Do your eyes have all the nutrients they need to help prevent cataracts, macular degeneration, glaucoma and other sight woes? Read on to learn about some of the top foods to promote eye health. But don’t count on popping a pill to reduce your risk! To get these nutrients — your best sources of vitamins, minerals and antioxidants are from whole foods, since it may be a combination of nutrients within that provide these benefits.
Kale: See the Light
This leafy green is a source of lutein and zeaxanthin, which are related to vitamin A and beta-carotene, and may help protect eye tissues from sunlight damage and reduce the risk of eye changes related to aging. Other good sources of these nutrients include dark green leafy vegetables such as collard greens, turnip greens and spinach, broccoli, peas, kiwi, red grapes, yellow squash, oranges, corn, papaya and pistachios. Your body needs fat to absorb lutein and zeaxanthin, so be sure to eat them with a bit of unsaturated fat such as a drizzle of olive oil or a few slices of avocado. And kale also contains vitamin C and beta-carotene, other eye-friendly nutrients.
Sweet Potatoes: The Color of Health
Beta-carotene gives these tubers their orange color. Your body converts beta-carotene to vitamin A, a nutrient that helps prevent dry eyes and night blindness. Sweet potatoes not your favorite? For beta-carotene, try other deep orange foods, such as carrots and butternut squash, plus dark green foods including spinach and collard greens. Liver, milk and eggs are also sources of vitamin A.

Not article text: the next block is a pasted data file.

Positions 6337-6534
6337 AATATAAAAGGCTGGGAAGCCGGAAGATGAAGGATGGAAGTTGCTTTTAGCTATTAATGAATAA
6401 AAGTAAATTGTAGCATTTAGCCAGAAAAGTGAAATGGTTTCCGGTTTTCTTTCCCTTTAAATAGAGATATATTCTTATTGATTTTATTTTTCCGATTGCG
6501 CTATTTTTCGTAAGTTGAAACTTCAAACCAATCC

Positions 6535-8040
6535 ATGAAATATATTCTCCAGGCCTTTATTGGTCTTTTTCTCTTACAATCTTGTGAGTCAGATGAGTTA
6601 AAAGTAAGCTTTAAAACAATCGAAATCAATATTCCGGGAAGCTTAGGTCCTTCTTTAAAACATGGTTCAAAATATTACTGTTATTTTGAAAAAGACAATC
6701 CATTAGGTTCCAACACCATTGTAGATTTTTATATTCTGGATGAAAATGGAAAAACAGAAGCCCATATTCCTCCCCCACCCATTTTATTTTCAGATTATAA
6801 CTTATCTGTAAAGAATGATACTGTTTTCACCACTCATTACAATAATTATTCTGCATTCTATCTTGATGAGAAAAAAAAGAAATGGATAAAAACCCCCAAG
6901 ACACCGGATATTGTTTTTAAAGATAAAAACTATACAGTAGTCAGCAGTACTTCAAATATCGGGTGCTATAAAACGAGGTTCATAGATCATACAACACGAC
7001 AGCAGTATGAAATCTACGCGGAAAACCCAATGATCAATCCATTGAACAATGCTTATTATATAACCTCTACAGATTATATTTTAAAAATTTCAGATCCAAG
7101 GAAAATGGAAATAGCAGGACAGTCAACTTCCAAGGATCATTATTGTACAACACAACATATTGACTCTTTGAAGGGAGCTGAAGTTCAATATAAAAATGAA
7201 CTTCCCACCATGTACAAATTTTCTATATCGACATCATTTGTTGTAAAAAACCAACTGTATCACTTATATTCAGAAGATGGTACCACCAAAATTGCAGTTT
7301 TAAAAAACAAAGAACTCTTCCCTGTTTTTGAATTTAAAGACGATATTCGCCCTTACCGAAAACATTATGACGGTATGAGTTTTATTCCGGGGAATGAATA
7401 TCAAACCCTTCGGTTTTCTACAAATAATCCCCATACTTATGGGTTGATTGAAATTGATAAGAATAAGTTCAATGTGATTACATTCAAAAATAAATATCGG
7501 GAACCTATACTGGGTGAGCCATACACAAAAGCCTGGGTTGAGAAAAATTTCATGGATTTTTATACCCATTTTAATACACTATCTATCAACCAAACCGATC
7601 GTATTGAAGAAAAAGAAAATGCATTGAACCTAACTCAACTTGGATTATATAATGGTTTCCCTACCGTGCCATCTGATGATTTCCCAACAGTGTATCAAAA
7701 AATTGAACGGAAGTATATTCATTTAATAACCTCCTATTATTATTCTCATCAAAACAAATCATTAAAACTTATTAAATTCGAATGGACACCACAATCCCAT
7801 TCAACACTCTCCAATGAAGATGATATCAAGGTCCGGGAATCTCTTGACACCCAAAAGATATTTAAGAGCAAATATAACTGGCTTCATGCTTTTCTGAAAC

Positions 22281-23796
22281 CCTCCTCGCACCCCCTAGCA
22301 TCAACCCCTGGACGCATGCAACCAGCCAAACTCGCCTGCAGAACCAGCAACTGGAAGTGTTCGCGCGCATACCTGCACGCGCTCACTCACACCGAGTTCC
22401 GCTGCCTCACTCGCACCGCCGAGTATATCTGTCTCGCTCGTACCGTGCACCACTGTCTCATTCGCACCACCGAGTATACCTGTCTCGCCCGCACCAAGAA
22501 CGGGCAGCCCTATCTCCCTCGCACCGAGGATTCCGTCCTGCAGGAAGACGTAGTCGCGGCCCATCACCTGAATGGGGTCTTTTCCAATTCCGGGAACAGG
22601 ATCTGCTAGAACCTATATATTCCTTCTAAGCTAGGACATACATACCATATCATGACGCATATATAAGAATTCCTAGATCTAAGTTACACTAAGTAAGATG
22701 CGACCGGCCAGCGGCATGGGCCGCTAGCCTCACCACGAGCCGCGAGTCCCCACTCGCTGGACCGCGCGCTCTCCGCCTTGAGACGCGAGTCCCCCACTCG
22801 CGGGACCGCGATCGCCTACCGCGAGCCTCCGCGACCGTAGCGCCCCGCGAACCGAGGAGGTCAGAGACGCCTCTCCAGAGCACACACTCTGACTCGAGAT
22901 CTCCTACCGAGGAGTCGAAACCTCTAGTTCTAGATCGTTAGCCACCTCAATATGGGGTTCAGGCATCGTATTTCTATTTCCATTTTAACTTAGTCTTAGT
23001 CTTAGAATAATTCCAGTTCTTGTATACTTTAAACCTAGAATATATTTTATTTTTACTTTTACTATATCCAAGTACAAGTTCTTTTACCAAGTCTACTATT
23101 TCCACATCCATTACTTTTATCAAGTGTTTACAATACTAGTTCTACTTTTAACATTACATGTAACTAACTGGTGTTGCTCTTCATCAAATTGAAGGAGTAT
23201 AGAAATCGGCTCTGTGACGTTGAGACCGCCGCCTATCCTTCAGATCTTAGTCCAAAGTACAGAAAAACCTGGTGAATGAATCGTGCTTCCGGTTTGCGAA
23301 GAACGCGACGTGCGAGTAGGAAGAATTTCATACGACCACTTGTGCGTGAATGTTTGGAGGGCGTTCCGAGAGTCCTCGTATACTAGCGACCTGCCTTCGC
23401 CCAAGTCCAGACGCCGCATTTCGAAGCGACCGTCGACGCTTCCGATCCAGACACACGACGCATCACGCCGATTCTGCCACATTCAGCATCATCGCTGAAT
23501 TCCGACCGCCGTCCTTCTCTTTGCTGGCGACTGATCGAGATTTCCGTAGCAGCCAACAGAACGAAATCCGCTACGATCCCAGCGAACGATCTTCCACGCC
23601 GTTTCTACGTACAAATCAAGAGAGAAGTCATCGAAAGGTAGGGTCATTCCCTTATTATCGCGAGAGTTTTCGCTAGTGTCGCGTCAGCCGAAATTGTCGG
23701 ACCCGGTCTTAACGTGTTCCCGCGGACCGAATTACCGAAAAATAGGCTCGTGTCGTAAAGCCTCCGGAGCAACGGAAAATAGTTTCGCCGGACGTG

And, similar to lutein and zeaxanthin, beta-carotene and vitamin A are absorbed best when eaten with a little healthy fat such as olive oil.
Strawberries: Help You “C” Better
Fresh, juicy strawberries are a good thing for your eyes, and contain plenty of vitamin C, which is an antioxidant that may help lower your risk of cataracts. Also, be sure to load up your plate with other vitamin C-rich foods including bell peppers, broccoli, citrus (such as orange and grapefruit) and cantaloupe.
Healthy Fats: Include sources of Omega-3s
Besides helping with the absorption of certain nutrients, some healthy fats also contain omega-3s. Salmon is an excellent source of omega-3 fatty acids, which may be beneficial for eye health. Include salmon or other types of fatty fish two to three times per week. Other foods that include this type of healthy fat are walnuts (which also contain eye-healthy vitamin E), flax and chia seeds.
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Shared from eat right Academy of Nutrition and Dietetics